The Republican president, who is running for re-election against Democratic presidential nominee Joe Biden, has seen his polling gap with the former vice president narrow amid ongoing protests over racial injustice and resulting violence
Despite entreaties to stay away, President Donald Trump heads to Kenosha, Wisconsin on Tuesday to highlight his "law and order" campaign theme in a city upended by protests after the shooting of a Black man by a white police officer.
The Republican president, who is running for re-election against Democratic presidential nominee Joe Biden, has seen his polling gap with the former vice president narrow amid ongoing protests over racial injustice and resulting violence.
Last week's Republican National Convention portrayed Biden as a leader whose policies would create further chaos in the streets. Biden and fellow Democrats have made clear that the violence is happening under Trump's watch and accuse him of fomenting it with divisive rhetoric.
Trump's trip to Wisconsin, a political battleground state that he won narrowly in 2016, gives him a chance to emphasize his police-friendly pitch in a state he hopes to keep in his column in the Nov. 3 election.
Trump has lauded the National Guard for helping to quell violence in Kenosha and has offered to send federal assistance to other cities such as Portland, Oregon, which has experienced three months of protests. The president has not made a recent visit to Oregon, a state that traditionally supports Democrats in presidential elections.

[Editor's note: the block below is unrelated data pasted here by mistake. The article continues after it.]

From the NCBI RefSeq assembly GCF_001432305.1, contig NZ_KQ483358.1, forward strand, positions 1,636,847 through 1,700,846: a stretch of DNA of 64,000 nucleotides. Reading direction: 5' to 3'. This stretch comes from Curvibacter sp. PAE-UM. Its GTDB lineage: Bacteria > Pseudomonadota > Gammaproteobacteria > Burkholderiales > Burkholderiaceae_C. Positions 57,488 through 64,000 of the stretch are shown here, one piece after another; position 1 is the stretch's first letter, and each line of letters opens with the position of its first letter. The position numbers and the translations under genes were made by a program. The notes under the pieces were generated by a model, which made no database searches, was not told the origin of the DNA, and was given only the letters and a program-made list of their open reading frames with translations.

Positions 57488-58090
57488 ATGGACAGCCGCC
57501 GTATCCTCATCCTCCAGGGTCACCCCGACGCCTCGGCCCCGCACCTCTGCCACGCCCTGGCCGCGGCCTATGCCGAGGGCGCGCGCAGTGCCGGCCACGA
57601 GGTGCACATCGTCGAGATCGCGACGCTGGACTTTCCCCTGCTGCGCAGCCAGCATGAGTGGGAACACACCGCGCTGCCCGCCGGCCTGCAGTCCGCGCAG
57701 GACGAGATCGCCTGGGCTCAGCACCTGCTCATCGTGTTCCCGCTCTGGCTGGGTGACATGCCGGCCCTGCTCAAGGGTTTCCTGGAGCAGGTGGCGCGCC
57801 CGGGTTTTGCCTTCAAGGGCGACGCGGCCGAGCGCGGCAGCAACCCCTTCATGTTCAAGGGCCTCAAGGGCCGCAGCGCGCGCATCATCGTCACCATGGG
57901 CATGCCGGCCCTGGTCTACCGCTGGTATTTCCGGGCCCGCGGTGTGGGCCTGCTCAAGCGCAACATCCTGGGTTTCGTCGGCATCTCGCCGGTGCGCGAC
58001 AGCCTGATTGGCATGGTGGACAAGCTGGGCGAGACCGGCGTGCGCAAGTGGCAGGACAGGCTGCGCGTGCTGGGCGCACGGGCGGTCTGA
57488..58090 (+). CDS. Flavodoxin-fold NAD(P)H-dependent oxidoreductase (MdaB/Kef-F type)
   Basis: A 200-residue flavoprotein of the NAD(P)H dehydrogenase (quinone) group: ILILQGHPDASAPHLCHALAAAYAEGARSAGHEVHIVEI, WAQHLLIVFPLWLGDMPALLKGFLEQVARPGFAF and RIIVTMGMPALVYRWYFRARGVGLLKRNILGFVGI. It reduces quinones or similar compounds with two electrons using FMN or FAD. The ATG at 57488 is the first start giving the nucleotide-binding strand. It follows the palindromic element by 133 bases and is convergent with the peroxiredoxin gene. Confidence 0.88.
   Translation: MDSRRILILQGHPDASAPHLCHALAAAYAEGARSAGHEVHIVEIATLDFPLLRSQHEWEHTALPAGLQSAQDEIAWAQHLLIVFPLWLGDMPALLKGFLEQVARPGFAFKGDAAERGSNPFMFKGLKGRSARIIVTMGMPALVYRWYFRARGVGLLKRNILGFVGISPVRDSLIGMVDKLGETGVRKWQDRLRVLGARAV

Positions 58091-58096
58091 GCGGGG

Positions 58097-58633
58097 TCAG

Biden, who is ahead in national polls but has seen that advantage slip, leads Trump in Wisconsin, according to an average of polls by RealClearPolitics.
On Monday he called for rioters and looters to be prosecuted while slamming Trump for a lack of moral leadership.
Protesters have destroyed businesses in Kenosha, the latest city where demonstrations against racism and excessive use of force by police have led to violence that both political parties have condemned but that Republicans have sought to blame on Democrats.
While in Kenosha Trump intends to survey the damage from the protests and meet with law enforcement officials and business owners, but he is not scheduled to meet with the family of Jacob Blake, who was paralyzed from the waist down after the shooting.
The state's governor and the city's mayor both urged Trump not to come to Kenosha to avoid inflaming tensions and allow its citizens to heal, but the president dismissed that request.
"I have to see the people that did such a good job for me," Trump told reporters at the White House on Tuesday.
Trump said he would not meet with Blake's relatives because of a request that lawyers be involved. He also defended a white teenager who shot three demonstrators during street skirmishes with a semi-automatic rifle, killing two of them.
"Tonight, the president declined to rebuke violence. He wouldn't even repudiate one of his supporters who is charged with murder because of his attacks on others. He is too weak, too scared of the hatred he has stirred to put an end to it," Biden said in a statement late on Tuesday.
Trump accused Biden of giving "moral aid" to vandals and siding with left-leaning, violent activists.